The obvious question is, why have we always got it wrong each time we unfold a National Development Plan?
    WHY OUR PLANS GO WRONG EVERY TIME.
    On account of space constraints, permit me to list without elaboration some of the reasons. They are all interrelated and spring from one source – lack of leadership objectivity and competence.
    ? They contain unattainable dreams within impossible time frames.
    ? They are formulated by officials of governments or committees led by Presidents labouring under delusions of grandeur (the Giant of Africa complex).
    ? They are more political than economic and realistic.
    ? They are not operationally dynamic.
    ? They are frequently premised on wrong assumptions; especially about future growth prospects. Annual growth is invariably assumed without taking into consideration changes in the world which might impede growth.
    ? They frequently ignore the previous plans; whereas, a new plan should start with a review of the old plans; especially the immediate past NDP. An objective appraisal should be undertaken aimed at establishing the successes and failures; and to learn from them.
    Readers will soon see how all these factors are at play when attention turns to the current NDP 2021-2025.
    NATIONAL DEVELOPMENT PLAN, NDP, 2021-2025
    “The NDP targets an increase in the Labour Force of the country to 74 million by 2025. According to the plan, the projection for 2021 is 67.05 million; 2022 is 68.75 million, 2023 is 70.44 million, 2024 is 72.20 million and 2025 is 74.01 million persons.”
    The plan projects that the vastly increased employment will result from a more inclusive economy and will be private sector led. Un-stated, but implied in that brief summary of NDP job creation goals, are three related sub-goals – increased investments in various sectors of the economy, sustainable economic growth and poverty alleviation. These are laudable objectives; which should induce hope that the future will be brighter than the present and the past. But, there is a snag.
    Nigerians have heard all these before; and they have been disappointed in the end. This government has failed to live up to its promises; as will soon be demonstrated. One reason why this particular set of promises might be difficult to redeem lies in the fact that some of the figures are questionable – given our past experience with investments and a looming global recession starting this year on account of Putin’s war in Ukraine.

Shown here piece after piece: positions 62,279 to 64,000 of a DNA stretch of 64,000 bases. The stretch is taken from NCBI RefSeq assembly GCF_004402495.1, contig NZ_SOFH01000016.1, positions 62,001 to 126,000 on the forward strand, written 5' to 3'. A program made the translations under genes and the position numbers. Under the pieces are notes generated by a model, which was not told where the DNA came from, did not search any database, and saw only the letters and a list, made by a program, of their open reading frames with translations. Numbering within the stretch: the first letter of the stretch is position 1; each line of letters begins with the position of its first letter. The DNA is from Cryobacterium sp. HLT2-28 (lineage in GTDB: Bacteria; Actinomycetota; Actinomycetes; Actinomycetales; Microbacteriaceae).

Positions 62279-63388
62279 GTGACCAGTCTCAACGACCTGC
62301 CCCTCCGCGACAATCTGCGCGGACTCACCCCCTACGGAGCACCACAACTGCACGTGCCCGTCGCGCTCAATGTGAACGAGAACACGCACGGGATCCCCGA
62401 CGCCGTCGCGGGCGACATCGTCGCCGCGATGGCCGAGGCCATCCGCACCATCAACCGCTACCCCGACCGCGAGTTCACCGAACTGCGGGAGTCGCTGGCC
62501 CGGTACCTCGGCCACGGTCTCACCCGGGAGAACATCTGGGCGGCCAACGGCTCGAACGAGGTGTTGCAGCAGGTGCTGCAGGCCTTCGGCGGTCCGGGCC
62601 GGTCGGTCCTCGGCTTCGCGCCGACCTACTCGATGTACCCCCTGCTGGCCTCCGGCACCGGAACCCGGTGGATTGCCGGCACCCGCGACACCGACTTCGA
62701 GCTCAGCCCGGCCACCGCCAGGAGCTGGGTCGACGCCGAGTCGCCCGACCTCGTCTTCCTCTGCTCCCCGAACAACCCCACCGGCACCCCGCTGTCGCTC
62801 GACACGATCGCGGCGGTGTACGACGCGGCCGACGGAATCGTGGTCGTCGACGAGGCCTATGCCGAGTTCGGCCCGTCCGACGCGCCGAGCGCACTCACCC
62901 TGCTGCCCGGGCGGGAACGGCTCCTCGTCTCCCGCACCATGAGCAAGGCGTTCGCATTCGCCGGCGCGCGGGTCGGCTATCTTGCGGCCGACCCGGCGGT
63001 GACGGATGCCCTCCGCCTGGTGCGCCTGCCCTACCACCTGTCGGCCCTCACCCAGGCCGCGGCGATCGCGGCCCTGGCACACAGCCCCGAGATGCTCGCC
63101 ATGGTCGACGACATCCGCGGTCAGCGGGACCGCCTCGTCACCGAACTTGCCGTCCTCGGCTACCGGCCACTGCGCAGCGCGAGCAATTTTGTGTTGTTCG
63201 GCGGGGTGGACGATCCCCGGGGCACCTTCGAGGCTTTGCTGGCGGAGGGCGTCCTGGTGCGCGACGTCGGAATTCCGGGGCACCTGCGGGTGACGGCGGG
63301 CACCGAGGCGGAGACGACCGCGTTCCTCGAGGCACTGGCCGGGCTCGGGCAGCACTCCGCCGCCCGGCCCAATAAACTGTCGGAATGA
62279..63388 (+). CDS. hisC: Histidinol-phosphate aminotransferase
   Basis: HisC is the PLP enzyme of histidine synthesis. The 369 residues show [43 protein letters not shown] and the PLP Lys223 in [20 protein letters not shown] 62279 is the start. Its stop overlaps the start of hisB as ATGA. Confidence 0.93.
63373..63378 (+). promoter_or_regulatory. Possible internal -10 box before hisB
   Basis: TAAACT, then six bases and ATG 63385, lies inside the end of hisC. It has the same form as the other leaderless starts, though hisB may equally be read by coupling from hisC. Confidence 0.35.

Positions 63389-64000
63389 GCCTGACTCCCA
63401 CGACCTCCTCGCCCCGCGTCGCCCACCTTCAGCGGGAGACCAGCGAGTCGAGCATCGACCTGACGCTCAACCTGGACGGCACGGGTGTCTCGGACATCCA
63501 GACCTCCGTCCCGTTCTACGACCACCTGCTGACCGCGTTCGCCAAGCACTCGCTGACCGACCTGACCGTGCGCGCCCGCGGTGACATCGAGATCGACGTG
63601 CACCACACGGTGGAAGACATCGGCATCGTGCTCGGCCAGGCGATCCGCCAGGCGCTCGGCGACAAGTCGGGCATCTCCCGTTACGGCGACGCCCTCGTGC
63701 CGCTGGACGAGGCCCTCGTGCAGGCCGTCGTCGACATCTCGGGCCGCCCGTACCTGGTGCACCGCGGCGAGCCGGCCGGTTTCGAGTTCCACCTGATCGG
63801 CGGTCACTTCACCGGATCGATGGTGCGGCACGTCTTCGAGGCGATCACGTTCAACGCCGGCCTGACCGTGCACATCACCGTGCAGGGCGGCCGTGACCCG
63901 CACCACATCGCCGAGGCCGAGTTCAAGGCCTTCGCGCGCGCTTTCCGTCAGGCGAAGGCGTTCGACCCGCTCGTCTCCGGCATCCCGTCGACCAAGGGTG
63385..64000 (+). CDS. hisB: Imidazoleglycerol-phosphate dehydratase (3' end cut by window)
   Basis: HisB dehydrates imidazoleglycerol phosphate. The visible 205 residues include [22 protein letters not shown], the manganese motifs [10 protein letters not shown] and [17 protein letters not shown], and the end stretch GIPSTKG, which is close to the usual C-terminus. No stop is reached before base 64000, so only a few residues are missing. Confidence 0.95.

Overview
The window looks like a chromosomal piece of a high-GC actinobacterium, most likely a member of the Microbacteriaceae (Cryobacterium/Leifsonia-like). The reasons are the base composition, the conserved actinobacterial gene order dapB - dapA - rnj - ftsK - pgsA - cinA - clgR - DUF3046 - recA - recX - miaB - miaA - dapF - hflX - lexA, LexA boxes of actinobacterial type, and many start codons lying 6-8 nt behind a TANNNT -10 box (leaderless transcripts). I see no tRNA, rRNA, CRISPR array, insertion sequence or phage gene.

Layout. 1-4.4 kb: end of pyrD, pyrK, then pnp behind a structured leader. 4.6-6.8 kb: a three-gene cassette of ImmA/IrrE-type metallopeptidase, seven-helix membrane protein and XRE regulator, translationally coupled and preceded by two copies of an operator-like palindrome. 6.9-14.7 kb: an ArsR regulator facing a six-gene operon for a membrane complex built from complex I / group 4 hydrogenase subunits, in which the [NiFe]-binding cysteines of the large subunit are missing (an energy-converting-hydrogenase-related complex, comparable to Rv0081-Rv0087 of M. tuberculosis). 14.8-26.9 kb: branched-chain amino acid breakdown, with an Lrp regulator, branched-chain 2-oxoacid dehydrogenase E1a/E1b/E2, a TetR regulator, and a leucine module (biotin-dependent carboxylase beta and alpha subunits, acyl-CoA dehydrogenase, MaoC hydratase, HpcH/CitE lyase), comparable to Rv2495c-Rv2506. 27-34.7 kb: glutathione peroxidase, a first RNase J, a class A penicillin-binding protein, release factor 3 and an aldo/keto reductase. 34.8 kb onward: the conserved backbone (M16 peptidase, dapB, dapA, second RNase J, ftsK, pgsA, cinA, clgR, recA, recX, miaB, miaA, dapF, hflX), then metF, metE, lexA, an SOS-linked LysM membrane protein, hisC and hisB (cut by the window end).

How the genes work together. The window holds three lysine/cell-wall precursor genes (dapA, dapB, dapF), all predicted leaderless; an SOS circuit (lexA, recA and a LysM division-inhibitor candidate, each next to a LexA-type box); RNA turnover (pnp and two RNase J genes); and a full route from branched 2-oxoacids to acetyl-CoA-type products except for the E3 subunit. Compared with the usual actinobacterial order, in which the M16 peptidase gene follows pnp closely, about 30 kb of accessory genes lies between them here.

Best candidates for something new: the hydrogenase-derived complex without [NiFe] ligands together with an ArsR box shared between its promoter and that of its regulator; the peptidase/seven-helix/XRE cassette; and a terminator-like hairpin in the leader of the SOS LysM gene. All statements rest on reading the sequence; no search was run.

Without providing the base figures for 2020, the promise was to achieve a net gain of 170,000 jobs in 2021, another increase of 169,000 in 2022, a further jump of 176,000 in 2024, and finally, 181,000 in 2025. We have finished 2021; and we are almost half way into 2022. We can ask how we stand now with NDP 2021-2025. Fortunately, we already have some answers, which will be presented without further elaboration. A few will be sufficient.
    ? 40% of Nigerian youths jobless – Adesina, President African Development Bank.
    ? Capital importation suffers 30% decline, records $6.7bn.
    ? MAN’s warning on naira and job losses.
    ? IOCs fear collapse as FG saysN1.36tn crude stolen in 14 months
    ? FG’s N1.3tn electricity intervention fund underperformed – Finance Minister.
    ? FOREIGN INVESTMENTS: Nigeria loses to other African countries in oil, gas.
    ? FG may spend 93% of revenue on debt and interest payments.
    ? 2 million Small and Medium Scale Enterprises fold up in the last three years.
    Try as much as one can, it would be impossible to point to any variable which points to new job creation in Nigeria in the last five years. On the contrary, everything indicates increasing unemployment. Yet, the NDP 2021-2025, which is in its second year, is again failing because no attention was paid to the total failure of ERGP. The ERGP actually promised Nigerians 15 million new jobs within the four years covered by the plan. Instead, the country has lost jobs.
    The NDP 2021-2025 certainly cannot achieve its objectives on job creation, because it was based on a salad bowl of illusions.
    CONCLUSION.
    NDPs will come close to helping Nigerians to reach the goals established if they are prepared by professionals and based on facts. “Every government is run by liars; that is why their plans don’t work.